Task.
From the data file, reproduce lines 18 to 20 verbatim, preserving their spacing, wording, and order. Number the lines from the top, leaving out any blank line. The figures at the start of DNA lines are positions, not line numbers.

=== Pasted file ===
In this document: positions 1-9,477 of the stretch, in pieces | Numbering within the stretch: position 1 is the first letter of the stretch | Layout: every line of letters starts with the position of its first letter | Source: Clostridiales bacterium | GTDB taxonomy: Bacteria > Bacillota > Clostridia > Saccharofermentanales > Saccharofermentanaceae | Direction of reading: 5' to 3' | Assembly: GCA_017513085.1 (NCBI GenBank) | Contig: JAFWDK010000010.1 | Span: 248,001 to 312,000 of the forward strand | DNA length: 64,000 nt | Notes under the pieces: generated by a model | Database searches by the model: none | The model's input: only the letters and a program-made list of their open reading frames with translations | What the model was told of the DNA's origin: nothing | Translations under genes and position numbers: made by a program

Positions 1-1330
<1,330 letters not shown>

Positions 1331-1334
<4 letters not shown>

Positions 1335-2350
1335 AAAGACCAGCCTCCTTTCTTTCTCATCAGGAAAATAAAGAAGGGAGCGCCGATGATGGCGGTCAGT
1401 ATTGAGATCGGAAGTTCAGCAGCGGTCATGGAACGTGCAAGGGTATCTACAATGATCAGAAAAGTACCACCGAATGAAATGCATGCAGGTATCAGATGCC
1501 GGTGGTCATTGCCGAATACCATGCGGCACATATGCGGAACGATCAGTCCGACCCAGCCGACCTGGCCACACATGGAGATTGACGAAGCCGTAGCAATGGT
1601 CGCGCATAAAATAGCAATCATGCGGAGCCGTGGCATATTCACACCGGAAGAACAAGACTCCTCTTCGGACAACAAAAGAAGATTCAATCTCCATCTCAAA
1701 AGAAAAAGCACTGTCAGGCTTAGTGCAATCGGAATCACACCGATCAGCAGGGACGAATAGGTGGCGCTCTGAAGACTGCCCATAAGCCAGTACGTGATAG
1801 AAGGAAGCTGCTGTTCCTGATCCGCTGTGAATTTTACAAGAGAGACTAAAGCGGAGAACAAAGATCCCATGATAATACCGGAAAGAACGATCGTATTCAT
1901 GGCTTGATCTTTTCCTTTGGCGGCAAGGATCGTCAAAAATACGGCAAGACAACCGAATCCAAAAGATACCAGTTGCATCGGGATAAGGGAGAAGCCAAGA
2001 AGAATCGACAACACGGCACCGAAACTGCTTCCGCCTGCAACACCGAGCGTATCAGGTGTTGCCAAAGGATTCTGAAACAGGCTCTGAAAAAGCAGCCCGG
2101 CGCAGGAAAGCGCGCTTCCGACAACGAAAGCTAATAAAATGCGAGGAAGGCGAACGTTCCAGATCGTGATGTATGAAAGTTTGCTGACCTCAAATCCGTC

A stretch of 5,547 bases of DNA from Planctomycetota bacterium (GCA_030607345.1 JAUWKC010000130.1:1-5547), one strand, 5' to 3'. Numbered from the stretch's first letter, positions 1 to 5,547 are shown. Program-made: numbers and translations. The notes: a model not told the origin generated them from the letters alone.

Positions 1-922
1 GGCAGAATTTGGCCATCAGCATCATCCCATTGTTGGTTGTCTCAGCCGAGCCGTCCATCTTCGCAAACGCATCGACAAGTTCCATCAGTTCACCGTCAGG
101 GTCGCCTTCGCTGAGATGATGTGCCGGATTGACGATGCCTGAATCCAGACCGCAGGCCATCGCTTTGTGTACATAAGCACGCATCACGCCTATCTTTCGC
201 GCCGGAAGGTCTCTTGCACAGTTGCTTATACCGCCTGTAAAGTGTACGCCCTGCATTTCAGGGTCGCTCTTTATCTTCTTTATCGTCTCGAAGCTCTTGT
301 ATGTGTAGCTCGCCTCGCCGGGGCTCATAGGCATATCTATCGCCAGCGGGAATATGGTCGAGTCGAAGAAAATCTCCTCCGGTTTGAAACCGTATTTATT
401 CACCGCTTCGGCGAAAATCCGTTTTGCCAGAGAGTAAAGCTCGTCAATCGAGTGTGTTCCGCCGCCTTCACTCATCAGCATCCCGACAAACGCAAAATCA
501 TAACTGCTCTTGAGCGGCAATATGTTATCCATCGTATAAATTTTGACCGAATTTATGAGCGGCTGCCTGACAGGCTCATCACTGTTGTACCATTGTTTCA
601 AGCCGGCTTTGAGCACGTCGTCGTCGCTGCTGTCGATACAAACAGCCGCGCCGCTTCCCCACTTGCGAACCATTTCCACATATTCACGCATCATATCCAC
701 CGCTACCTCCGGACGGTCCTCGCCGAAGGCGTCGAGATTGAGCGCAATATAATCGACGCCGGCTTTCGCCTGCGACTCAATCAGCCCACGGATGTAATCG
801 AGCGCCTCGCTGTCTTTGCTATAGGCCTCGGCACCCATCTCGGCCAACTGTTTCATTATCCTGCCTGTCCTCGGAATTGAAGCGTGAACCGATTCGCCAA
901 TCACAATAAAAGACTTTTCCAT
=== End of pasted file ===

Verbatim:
1 GGCAGAATTTGGCCATCAGCATCATCCCATTGTTGGTTGTCTCAGCCGAGCCGTCCATCTTCGCAAACGCATCGACAAGTTCCATCAGTTCACCGTCAGG
101 GTCGCCTTCGCTGAGATGATGTGCCGGATTGACGATGCCTGAATCCAGACCGCAGGCCATCGCTTTGTGTACATAAGCACGCATCACGCCTATCTTTCGC
201 GCCGGAAGGTCTCTTGCACAGTTGCTTATACCGCCTGTAAAGTGTACGCCCTGCATTTCAGGGTCGCTCTTTATCTTCTTTATCGTCTCGAAGCTCTTGT